An oil company has won its fight against claims that staff working on an offshore platform suffered from a lack of privacy.
Talisman Energy UK was served with an improvement notice earlier this year after a Health and Safety Executive inspection on the Tartan Alpha installation.
The firm was ordered to make changes when it emerged more than two personnel were “routinely” allocated to the same cabin during a single 24-hour period.
Inspectors claimed this breached the Offshore Installations and Wells (Design and Construction etc) Regulations 1996 and meant a “loss of privacy” as well as “insufficient showering and toilet facilities”.
Talisman lodged an appeal against the notice on the grounds the cabins were never occupied by more than two people at any one time and a tribunal opened in Aberdeen last week.
The hearing was scheduled to last at least another five days, but yesterday, the panel of judges was told the HSE wished to withdraw its opposition to the appeal.
Peter Gray QC, acting for Talisman, asked the improvement notice be cancelled, as permitted under the Health and Safety at Work Act 1974.
Solicitor Chris Dickson confirmed this was the HSE’s new position and employment judge Reg Christie agreed to dispose of the matter.
Last night, an HSE spokeswoman said its decision was based on the individual facts of the specific case and insisted the move did not set any precedent.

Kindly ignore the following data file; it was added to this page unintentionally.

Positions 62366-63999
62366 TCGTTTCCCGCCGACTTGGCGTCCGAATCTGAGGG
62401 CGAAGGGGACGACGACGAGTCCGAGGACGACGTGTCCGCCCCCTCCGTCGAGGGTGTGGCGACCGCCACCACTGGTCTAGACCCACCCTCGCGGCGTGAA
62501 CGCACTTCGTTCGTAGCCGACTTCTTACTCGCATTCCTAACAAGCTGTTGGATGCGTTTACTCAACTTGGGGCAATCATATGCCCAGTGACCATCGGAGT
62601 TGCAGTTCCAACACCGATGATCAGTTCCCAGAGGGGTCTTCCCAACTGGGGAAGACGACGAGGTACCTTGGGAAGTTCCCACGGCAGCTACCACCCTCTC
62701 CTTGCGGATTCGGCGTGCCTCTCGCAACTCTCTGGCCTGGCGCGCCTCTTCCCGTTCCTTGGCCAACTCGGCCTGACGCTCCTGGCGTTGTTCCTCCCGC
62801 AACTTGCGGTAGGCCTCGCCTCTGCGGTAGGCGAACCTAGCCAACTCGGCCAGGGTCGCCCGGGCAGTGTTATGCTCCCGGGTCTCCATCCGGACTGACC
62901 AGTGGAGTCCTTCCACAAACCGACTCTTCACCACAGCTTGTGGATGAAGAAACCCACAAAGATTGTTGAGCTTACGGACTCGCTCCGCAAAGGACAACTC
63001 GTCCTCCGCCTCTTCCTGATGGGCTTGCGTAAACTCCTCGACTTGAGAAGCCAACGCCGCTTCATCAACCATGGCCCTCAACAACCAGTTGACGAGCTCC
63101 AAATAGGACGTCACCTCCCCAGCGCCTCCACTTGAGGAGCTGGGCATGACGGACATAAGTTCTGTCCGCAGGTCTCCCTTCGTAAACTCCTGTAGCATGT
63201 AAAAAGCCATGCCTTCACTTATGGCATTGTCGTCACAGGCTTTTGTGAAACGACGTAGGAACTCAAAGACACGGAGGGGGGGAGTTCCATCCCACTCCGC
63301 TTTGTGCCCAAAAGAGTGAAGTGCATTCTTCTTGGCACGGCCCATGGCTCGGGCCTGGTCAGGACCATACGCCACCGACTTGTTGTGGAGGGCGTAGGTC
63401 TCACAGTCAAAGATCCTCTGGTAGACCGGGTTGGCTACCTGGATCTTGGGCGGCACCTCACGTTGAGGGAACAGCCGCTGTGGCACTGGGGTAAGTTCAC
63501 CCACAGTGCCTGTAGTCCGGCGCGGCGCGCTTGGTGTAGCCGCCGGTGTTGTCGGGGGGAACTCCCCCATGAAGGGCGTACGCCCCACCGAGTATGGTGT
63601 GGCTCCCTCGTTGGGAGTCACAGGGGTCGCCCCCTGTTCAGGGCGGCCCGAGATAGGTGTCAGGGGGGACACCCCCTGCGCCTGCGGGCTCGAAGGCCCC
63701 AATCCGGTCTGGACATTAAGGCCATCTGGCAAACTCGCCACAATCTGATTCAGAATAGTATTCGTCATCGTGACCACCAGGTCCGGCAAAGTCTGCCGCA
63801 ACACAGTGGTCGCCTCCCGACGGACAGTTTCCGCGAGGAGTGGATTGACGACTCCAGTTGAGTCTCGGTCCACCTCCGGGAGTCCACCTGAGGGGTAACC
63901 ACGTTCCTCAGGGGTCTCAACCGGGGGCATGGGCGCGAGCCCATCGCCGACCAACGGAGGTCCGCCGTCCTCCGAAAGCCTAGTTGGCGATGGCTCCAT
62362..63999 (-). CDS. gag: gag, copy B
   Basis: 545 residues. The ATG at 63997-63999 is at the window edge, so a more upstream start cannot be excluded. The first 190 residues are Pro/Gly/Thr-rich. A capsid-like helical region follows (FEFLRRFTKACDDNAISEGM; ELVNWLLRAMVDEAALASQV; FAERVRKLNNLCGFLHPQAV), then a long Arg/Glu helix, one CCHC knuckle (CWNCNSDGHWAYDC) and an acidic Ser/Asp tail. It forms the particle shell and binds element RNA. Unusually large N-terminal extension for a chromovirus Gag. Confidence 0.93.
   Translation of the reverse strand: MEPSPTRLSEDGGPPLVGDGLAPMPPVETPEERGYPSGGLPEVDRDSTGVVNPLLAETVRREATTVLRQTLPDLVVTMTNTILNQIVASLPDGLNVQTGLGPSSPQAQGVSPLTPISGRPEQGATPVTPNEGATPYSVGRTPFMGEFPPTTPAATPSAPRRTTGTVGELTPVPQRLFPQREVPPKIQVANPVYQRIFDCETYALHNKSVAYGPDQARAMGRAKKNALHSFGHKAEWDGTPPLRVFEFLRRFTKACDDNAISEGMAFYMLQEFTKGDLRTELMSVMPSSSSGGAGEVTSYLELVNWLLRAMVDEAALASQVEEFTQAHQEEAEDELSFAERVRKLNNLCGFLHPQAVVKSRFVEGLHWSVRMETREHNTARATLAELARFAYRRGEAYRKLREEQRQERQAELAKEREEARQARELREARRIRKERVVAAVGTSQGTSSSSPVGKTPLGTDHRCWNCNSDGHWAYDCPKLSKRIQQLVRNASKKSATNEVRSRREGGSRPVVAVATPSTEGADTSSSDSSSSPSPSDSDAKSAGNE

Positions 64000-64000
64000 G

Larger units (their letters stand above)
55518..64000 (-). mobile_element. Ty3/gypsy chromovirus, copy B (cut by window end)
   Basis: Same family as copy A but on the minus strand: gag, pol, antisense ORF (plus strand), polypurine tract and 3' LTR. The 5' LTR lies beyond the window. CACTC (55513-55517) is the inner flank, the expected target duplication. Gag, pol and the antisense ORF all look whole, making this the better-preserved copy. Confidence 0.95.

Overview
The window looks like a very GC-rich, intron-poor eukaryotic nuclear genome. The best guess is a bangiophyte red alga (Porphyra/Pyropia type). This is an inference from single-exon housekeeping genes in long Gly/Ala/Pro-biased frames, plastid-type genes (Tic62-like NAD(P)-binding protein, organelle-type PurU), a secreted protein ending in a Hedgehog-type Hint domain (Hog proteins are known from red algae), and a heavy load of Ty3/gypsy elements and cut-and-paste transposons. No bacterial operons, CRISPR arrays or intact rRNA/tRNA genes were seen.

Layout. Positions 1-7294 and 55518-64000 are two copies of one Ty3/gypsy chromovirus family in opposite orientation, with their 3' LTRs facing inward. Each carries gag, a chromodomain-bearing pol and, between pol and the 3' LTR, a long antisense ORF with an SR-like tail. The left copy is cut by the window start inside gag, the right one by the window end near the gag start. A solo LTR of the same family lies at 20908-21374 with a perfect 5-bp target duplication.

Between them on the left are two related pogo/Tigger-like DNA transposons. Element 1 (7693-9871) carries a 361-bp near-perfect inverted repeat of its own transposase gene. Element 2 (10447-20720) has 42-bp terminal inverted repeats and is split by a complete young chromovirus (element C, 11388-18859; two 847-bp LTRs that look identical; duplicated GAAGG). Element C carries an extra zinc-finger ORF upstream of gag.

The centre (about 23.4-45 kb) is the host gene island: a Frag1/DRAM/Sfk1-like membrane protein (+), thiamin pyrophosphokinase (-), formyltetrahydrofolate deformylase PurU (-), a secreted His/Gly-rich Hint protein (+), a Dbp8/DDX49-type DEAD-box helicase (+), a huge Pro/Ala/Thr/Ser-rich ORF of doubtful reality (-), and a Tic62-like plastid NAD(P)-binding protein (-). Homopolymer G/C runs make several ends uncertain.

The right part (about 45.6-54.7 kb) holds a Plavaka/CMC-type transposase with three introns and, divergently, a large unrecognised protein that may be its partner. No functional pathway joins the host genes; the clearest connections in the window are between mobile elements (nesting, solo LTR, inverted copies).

She added: “Offshore workers have to work long hours in very demanding environmental conditions.
“HSE will monitor the accommodation standards on all offshore installations and will take enforcement action in appropriate cases.”
Geoff Holmes, senior vice-president of Talisman Energy UK, said the firm was pleased to have had the opportunity to explain the situation on Tartan.
He added: “The health, safety and wellbeing of our people is our number one priority.
“We do not believe we have overcrowding there or on any other installation.
“We always work closely with the HSE, sharing best practices and lessons learned to drive continuous improvement in our safety performance – a goal that is in both our interests.
“We appreciate the excellent work the HSE performs in maintaining safety standards in the UK – standards which are recognised as world-class.”
During the hearing, HSE inspector Robert Drummond, who visited the platform in January, described the living arrangements on Tartan as “claustrophobic” and some of the worst he had seen.
He also claimed he was told part of the workforce had been sent home the week before his visit to mask the true situation.
But Mr Gray said Talisman had made no attempt whatsoever to conceal the platform’s growing number of staff from the HSE.
He also told the tribunal the HSE’s assessment of cabin volume was measured by the total number of people there in a 24-hour period, rather than the “commonsense” number of how many people were using it at any one time.
He added that many of the concerns raised by Mr Drummond were not relevant to the issue of privacy.